Fall 2012: Where are the drain lines?

Posted on August 17, 2012February 14, 2022Categories CUSTOMER PROFILE, PROJECTSTags , , , ,

Where are the drain lines? One of the biggest challenges of any drainage project is making it look as if the project never took place. Nobody likes to see droughty drain lines for years after the completion of a project, especially not Brian Schwiehofer at Franklin Hills C.C.  in Franklin, MI (just outside of Detroit).

Anyone that has ever visited Brian’s course would vouch for his attention to detail, and 50,000 feet of visible drain lines would not have been acceptable in Brian’s world.  Any project can suffer from some wilted lines during prolonged dry stretches, particularly in the first couple of years after the completion of the project. Here at Turf Drainage Co. of America, we have witnessed millions

Fall 2012: Tech Section – Cardinal Rule #1: Proper seepage drainage must have an adequate airspace

Posted on August 17, 2012February 14, 2022Categories TECHNICALTags , , , , ,


Cardinal Rule #1: Proper seepage drainage must have an adequate airspace

If we could only explain one principle to improve people’s understanding of proper seepage drainage, it would be that proper seepage drainage must have an adequate airspace to drain to in order to be effective. If a person absolutely understood this one critical concept, 90% of failed drainage installations would be eliminated. Hardly a day goes by that we don’t have some type of discussion with a golf course superintendent, engineer, or golf course architect whereby it is obvious that cardinal rule #1 is either not truly understood, or is underestimated in its importance.

The basis of all seepage engineering is a formula for the proper design of

Fall 2012: Installing Drainage Like This Could Be Making Your Problem Worse, Part 2

Posted on August 17, 2012January 24, 2021Categories PRODUCT, TECHNICALTags , , , , ,


This is the second of a series of articles about installation mistakes that can actually cause your drainage problems to worsen instead of improve (Part I). A common practice in the golf course industry is the use of perforated pipe for transporting water. Every drainage system has two major functions; collection and transportation of water.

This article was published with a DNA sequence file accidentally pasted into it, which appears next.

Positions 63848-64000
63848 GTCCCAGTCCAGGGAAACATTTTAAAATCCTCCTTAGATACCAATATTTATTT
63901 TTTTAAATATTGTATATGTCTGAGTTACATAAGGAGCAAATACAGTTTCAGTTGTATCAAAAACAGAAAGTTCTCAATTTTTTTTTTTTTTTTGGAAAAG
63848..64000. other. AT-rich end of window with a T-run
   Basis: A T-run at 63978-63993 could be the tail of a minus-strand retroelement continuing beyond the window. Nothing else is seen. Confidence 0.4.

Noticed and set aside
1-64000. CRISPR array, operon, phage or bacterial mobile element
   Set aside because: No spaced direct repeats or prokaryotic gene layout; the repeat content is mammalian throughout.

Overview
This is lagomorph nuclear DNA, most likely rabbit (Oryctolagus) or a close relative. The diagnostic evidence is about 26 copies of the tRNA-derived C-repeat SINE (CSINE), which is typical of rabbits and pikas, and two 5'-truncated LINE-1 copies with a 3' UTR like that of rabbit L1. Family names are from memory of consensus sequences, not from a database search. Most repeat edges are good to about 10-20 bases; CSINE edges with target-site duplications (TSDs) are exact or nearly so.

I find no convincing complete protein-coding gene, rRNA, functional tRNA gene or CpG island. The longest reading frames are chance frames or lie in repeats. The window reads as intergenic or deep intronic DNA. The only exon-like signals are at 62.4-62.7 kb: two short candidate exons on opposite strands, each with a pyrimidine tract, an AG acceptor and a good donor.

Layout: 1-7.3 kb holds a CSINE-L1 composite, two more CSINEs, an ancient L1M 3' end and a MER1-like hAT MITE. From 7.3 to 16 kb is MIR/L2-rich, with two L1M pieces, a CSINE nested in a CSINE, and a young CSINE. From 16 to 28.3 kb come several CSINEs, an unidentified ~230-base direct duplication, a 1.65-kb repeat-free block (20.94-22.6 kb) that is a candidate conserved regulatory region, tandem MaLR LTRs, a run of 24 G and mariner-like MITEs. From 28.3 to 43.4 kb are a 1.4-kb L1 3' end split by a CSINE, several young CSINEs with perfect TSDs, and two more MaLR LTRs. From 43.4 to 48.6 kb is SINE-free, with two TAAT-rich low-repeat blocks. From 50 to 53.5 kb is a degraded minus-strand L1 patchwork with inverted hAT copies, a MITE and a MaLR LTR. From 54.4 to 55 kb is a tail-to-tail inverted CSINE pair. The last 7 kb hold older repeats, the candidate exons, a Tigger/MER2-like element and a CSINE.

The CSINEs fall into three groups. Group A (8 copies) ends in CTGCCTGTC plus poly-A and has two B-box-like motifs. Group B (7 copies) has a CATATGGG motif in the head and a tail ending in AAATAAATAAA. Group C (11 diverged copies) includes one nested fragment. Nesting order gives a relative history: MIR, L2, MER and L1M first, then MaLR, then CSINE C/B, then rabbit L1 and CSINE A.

Collection can either be done by an open inlet collecting surface water, or a seepage line collecting water that is trapped on the profile.  Many superintendents feel that if they use perforated pipe for their transportation lines, it can also collect their seepage water. Makes sense right? Maybe not. When a perforated line is used to transport water from a surface inlet, the

Fall 2012: Valhalla Reopens September 1, 2012

Posted on August 17, 2012January 24, 2021Categories CUSTOMER PROFILE, PROJECTSTags , , , , , , , ,

Valhalla Golf Club in Louisville, site of the U.S. victory in the 2008 Ryder Cup, will reopen on September 1, 2011 after major renovations. Nicklaus Design was brought in to oversee design changes to the layout that was originally opened in 1986. In addition to reconstructing all of the greens, the renovation included the practice range and a new state-of-the-art HDPE irrigation system (designed by Tony Altum; installed by Leibold Irrigation).

A master drainage plan that was designed by Turf Drainage Co. of America was designed with the objective of having the fairways perform at a level comparable to sand capping the golf course. The TDA system, however, did not require the movement of any dirt or a grow-in after

Fall 2012: Current Projects

Posted on August 15, 2012February 14, 2022Categories PROJECTSTags , , , ,

East Coast

Concession Golf Club was named after one of the greatest shows of sportsmanship in the history of the game. During the 1969 Ryder Cup at Royal Birkdale, Jack Nicklaus conceded a putt on the final green to Tony Jacklin. The Concession Golf Club allowed the matches to be tied for the first time in Ryder Cup history. Thirty six years later, Nicklaus and Jacklin combined to design The Concession Golf Club in Bradenton, FL. Terry Kennelly, Superintendent at The Concession, just completed the second phase of drainage work at the club.  The project was designed by David Steel of Turf Drainage Co. of America, and was installed by Siphon Systems, Inc. out of Jupiter, FL. The original phase